Wow.. I'm not even going to waste your time building up to whether or not this book is worth reading.. it absolutely is. If you like family drama, mystery, or contemporary works with depth of any kind, you should give 'The Island Girls' by Noelle Harrison a read. Today. Seriously, the links are below.
Normally, I'm not typically into childhood centric stories about the bonds of youth. You might assume I have a chilly nature.. and to a degree you might be right. But I also grew up an only child with very few kids in my personal life at all. Mostly, I grew up around adults and a couple of other kids like me.. who were more like smaller, less experienced adults. None of us really knew how to be children.
Reading this book, I feel like that's how it was for Susannah too.. albeit for far more serious reasons.
Taking place on a remote island called Vinalhaven off the coast of Maine, the narrative alternates between a timeline between the mid-50's to mid-60's where a pair of sisters were coming of age and 2011, Susannah still lives, but Kate is now long gone.. and a young Irish palliative care nurse named Emer has arrived to help out through the end stages of her cancer.
Like Susannah and Kate, Emer is one half of a tragically broken pair. Her sister Orla, having died about a month prior also to cancer, has left her feeling guilty for not being with her at the end. So, through this commitment to Susannah, she hopes to make it up to her own sister.
What starts out as a languidly paced tale about the pitfalls of the island mindset they grew up with, turns gradually into a starkly shaded story of dreadful intuitions and trauma.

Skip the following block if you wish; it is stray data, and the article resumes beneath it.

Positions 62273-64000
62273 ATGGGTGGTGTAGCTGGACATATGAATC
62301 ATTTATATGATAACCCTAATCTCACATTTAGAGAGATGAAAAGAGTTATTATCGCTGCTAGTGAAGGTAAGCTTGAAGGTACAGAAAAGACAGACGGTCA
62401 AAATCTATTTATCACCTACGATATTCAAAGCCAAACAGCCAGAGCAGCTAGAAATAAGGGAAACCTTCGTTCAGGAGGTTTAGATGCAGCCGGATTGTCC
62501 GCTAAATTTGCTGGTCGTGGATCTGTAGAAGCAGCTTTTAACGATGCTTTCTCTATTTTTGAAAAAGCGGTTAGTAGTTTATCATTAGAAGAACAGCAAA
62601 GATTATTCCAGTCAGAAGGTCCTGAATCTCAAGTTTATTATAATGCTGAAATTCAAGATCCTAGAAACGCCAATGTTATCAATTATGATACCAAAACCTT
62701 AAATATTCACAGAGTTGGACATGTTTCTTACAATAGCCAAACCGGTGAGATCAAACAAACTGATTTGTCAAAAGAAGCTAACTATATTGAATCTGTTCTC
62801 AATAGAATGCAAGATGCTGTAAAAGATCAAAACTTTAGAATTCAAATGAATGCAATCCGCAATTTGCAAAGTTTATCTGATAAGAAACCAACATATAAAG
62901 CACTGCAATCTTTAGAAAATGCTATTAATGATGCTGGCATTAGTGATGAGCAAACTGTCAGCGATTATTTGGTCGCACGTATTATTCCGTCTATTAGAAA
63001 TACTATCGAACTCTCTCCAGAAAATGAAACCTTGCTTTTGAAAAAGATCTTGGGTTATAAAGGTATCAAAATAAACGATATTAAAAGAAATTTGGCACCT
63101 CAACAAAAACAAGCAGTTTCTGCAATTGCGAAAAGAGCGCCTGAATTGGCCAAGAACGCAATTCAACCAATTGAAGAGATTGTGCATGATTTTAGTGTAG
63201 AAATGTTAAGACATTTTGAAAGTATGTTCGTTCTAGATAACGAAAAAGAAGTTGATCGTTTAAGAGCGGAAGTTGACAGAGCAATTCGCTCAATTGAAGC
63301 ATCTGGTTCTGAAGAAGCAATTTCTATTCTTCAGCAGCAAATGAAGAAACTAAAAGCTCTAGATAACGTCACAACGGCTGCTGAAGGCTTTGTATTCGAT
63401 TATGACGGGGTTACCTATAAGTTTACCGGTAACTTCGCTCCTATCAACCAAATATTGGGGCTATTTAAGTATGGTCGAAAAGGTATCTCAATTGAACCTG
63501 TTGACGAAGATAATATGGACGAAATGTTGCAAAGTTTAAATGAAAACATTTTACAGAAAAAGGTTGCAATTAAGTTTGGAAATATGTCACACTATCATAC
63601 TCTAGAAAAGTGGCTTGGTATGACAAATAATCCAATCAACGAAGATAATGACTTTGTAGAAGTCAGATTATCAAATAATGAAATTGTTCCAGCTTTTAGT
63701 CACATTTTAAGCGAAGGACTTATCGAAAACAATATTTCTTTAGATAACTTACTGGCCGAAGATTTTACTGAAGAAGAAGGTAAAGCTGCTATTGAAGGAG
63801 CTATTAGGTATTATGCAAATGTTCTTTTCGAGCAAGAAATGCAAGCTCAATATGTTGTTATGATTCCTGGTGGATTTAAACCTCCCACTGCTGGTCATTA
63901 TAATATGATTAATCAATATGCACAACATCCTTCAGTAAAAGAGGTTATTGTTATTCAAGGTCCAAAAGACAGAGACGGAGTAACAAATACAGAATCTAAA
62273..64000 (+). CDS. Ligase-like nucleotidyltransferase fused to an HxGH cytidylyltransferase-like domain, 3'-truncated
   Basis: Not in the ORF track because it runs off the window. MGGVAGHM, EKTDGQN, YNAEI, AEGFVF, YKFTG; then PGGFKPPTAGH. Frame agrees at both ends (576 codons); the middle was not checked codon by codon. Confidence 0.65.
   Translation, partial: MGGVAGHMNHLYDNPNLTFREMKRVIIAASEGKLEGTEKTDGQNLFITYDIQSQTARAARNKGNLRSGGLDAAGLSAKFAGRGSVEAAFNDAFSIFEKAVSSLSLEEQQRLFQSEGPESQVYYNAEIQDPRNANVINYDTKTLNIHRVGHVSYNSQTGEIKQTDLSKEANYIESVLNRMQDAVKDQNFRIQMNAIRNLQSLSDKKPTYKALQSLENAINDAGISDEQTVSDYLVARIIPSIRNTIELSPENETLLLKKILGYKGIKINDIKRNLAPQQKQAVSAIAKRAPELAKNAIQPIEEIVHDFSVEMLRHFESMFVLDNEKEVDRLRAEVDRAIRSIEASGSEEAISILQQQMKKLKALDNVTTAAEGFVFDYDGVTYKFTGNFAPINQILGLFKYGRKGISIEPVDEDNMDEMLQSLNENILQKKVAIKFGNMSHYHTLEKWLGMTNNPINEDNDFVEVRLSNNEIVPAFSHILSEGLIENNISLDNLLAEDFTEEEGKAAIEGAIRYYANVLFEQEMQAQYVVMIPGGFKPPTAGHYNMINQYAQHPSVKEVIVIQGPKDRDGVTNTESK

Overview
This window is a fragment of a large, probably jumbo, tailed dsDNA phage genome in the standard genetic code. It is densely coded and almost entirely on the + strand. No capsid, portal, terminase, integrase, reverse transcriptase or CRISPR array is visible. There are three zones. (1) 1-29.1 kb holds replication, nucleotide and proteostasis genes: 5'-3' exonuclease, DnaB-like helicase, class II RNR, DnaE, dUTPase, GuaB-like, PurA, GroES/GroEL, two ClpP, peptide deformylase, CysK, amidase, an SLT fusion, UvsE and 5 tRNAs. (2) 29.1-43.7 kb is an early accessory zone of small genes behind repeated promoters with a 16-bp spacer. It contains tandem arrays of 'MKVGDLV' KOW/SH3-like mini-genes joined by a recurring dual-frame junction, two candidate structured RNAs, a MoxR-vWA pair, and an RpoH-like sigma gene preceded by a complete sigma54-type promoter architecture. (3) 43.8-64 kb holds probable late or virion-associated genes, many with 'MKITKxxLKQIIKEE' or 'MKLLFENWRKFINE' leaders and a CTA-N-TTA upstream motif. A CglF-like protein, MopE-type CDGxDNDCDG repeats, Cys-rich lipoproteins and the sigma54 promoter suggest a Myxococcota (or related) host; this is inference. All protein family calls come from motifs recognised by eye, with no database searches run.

Their lives, especially once Kate becomes enthralled with a local fisherman, become a bit of a slow rolling storm. Even miles out at sea.. you can tell it's going to be devastating sooner or later.
Interestingly enough, Harrison blind-sided me with an event fairly late into the book, when I'd settled into an easy sense of security.. much like the characters in her story. I had been casually reading from the beginning, as I always do with mysteries, with a pretty decent expectation as to where it was all leading.
Mind you, some of those expectations were correct, but only the least of them and not remotely in the way I originally believed they would be.
From the event forward, my entire perspective changed. It shocked me so much that I re-read the first lines as it happened, three or four times in a row.. just stunned.
After that, I started to make logic leaps that I never would have early on in the book. My imagination even went a bit wild, admittedly.. as some of my leaps I realized quickly made no sense, though I still wondered as to the possibility of them.
Ultimately, I did understand most of what was barreling down upon me as a reader, before it happened.. but not long before and that result was far more satisfying than anything I normally experience with a title like this.
The author does a beautiful job of telling the tale through a series of letters interspersed between standard narratives told by both Susannah and Emer. And the two pairs of sisters lives almost mirror each others in a way, building an amazing foundation for the connection forming between the main characters. She elegantly sprinkles information throughout the book.. connecting more and more dots until you can see the entire painful picture she has painted.
Noelle Harrison is a writer to watch. She brought me to tears and I'm not even mad about it. She earned them. I can't wait to read more of her work.
BARNES & NOBLE
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